The Colorado Academy of Veterinary Technology educates and prepares effective, productive, service-oriented veterinary health care team leaders for a diversity of career opportunities. The Academy educates its students in a warm and supportive learning environment so that students are empowered to become self-sufficient veterinary nurses capable of making critical nursing decisions and contributing substantially to a productive veterinary team.
• To be the premier school of veterinary technology.
• To remain progressive by embracing cutting edge technologies and methods in veterinary medicine.
• To provide an intimate educational environment to produce veterinary paraprofessionals who are knowledgeable, proficient, and possess highly effective interpersonal skills.
• To promote intellectual curiosity and lifelong learning.
• To produce a complete veterinary technician by integrating academic knowledge with hands on opportunities.
Our Core Values
• Critical Thinking
• Service Orientation to Clients and Patients
• Applied Clinical Proficiency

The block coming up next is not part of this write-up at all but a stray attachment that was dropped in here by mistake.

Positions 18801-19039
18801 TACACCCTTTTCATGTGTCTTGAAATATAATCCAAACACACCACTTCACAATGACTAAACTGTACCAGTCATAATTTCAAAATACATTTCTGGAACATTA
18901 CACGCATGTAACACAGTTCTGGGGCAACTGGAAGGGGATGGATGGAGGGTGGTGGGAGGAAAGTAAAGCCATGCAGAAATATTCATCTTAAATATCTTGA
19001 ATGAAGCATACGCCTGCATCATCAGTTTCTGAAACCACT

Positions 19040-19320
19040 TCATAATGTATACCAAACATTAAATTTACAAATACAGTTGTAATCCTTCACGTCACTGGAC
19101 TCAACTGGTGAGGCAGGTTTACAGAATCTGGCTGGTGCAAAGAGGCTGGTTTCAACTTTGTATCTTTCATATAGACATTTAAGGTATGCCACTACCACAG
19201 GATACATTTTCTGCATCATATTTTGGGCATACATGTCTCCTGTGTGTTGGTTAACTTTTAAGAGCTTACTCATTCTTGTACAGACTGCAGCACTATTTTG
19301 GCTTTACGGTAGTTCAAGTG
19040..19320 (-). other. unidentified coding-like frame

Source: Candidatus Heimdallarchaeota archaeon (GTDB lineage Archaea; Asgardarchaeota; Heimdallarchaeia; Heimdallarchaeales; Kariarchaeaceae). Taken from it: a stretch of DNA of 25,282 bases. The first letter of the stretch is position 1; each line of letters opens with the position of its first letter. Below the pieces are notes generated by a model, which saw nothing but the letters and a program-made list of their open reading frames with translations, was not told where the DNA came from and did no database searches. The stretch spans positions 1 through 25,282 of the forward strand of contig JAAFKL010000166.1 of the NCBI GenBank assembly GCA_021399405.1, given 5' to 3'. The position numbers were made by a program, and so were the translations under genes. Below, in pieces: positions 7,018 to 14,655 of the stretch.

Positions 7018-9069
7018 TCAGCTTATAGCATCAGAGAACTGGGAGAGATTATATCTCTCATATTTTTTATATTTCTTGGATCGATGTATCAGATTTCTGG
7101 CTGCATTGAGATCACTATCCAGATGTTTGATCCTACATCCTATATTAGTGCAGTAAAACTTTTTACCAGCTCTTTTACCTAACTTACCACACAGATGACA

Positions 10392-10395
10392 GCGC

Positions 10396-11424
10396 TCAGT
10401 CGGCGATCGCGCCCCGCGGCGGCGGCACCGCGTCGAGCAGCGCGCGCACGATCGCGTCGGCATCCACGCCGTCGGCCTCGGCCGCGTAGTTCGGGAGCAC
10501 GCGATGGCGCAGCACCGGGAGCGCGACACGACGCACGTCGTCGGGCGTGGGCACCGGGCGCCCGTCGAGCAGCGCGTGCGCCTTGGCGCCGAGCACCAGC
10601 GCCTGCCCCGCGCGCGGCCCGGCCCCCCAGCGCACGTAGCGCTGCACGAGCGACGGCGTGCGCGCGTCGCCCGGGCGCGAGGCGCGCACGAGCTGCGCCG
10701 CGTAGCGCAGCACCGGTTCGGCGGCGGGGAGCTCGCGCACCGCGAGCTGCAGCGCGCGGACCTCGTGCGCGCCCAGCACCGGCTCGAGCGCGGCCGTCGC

• Small Class Sizes
• Positive Learning Environment
• Instructors With Diverse Backgrounds and Experiences
Our dedicted faculty and staff keep our programs and students working to the highest standards.
Dr. Rubin is the founder of the CAVT. He began the school in 2007 with 4 students and has since grown the CAVT to over 100 students learning their skills in small lectures and laboratories. In addition to his clinical and teaching duties, Dr. Rubin spends his time tutoring individual students in several subjects.
Dr. Rubin is a native of Brooklyn, New York. He received his undergraduate degree in History and Political Science from Cornell University, College of Arts and Sciences in 1982, and his Doctor of Veterinary Medicine from the Colorado State University College of Veterinary Medicine and Biomedical Sciences in Fort Collins, Colorado in 1999. He is also a trained aquatic veterinarian after a stint at the Marine Biological Laboratory in Woods Hole Massachusetts. Dr. Rubin served as an emergency clinician in Colorado and New York City until founding the CAVT in 2007. Dr. Rubin is the recipient of awards for research in aquatic veterinary medicine, and from the National Mensa Society for scientific essay writing.
Dr. Rubin also volunteers his time as a baseball coach in a local municipal developmental baseball league. Dr. Rubin spends much of his time with his wife and two children in exploration of the Colorado wilderness and the extensive national park system of the United States.